Like all generations of BMWs, these have their quirks and foibles. Generally they are quite reliable, but they have much shorter service intervals (oil changes at 1k miles, service intervals at 3k miles). Because of the magneto ignition, these bikes run even if the rest of the electrics are fried or the battery is dead; there's no connection between the ignition and the charging system. The 60 watt 6V generator means that you can run the headlight, but nothing more. There's a 6v Halogen headlight that does put out more light available.

    The two trouble spots that people talk about are the heads on the mid 60s bikes, which are often referred to as "butterheads". The alloy was changed (without BMW's knowledge) and it moves around. The spark plug inserts come out and the rockers gradually sink until you run out of adjustment.

    The other thing is that there's no oil filter on these bikes, but the way they oil the crank is with a pair of "slinger rings". These are sheet metal disks with a lip at the outer edge. The lip fills up with centrifuged wear particles and eventually this reduces the oil going to the conrod bearings. This causes the bearings to wear, the motor knocks and at some point it can sieze. Crank repair is expensive because the cranks are pressed up with one piece conrods, and there are very few people who can service them. Better is to pull the motor apart every 40-60k miles and clean/replace the slinger rings, which are cheap.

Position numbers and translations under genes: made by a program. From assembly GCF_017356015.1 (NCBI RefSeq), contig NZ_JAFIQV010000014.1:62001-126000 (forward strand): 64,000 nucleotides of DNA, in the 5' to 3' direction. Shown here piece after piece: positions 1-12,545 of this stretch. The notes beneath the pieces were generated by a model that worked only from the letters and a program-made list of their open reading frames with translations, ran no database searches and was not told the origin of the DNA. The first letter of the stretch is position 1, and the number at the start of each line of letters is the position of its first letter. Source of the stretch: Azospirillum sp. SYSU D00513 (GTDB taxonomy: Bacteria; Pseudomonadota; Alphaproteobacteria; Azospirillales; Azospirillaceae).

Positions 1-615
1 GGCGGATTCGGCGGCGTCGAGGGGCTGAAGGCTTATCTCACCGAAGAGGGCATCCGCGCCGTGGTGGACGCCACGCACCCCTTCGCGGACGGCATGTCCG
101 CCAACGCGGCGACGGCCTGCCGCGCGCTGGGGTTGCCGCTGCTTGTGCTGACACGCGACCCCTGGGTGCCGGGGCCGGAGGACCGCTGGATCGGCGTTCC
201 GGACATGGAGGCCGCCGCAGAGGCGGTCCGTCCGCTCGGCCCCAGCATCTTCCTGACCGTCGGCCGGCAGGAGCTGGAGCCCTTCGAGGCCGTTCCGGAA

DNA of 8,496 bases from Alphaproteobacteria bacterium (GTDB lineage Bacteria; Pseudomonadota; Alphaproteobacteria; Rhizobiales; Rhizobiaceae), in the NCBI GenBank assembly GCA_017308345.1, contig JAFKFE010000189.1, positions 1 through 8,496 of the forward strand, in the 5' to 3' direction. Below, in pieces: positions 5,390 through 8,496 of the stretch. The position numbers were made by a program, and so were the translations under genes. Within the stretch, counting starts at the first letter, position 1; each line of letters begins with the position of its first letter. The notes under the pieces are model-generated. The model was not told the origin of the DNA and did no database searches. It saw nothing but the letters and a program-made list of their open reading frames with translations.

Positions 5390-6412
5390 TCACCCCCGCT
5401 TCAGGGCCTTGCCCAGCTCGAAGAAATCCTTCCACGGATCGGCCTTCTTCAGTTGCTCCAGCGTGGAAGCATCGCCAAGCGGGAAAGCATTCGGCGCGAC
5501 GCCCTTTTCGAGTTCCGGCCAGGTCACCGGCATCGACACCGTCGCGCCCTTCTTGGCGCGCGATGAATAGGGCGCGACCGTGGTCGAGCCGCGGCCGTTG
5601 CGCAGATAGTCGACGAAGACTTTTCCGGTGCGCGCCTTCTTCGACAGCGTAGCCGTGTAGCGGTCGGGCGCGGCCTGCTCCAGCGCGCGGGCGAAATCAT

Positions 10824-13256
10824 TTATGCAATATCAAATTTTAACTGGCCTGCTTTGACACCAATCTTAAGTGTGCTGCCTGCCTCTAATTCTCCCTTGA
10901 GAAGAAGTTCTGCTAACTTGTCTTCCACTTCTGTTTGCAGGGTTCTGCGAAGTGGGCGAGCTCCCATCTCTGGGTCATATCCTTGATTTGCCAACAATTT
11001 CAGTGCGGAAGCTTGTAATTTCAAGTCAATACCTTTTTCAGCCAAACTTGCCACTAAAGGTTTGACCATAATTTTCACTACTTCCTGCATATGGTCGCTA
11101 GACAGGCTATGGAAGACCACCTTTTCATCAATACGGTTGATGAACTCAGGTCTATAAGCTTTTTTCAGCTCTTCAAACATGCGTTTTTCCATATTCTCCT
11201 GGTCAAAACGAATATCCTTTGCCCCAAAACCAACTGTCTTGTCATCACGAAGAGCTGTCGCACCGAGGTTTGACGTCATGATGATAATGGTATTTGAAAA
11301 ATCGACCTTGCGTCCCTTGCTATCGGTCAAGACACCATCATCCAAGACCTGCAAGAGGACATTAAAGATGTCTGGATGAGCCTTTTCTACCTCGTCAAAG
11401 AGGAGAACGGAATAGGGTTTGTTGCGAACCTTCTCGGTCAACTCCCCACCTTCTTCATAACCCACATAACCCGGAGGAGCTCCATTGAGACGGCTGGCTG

--Darryl Richman, forum liaison
    http://darryl.crafty-fox.com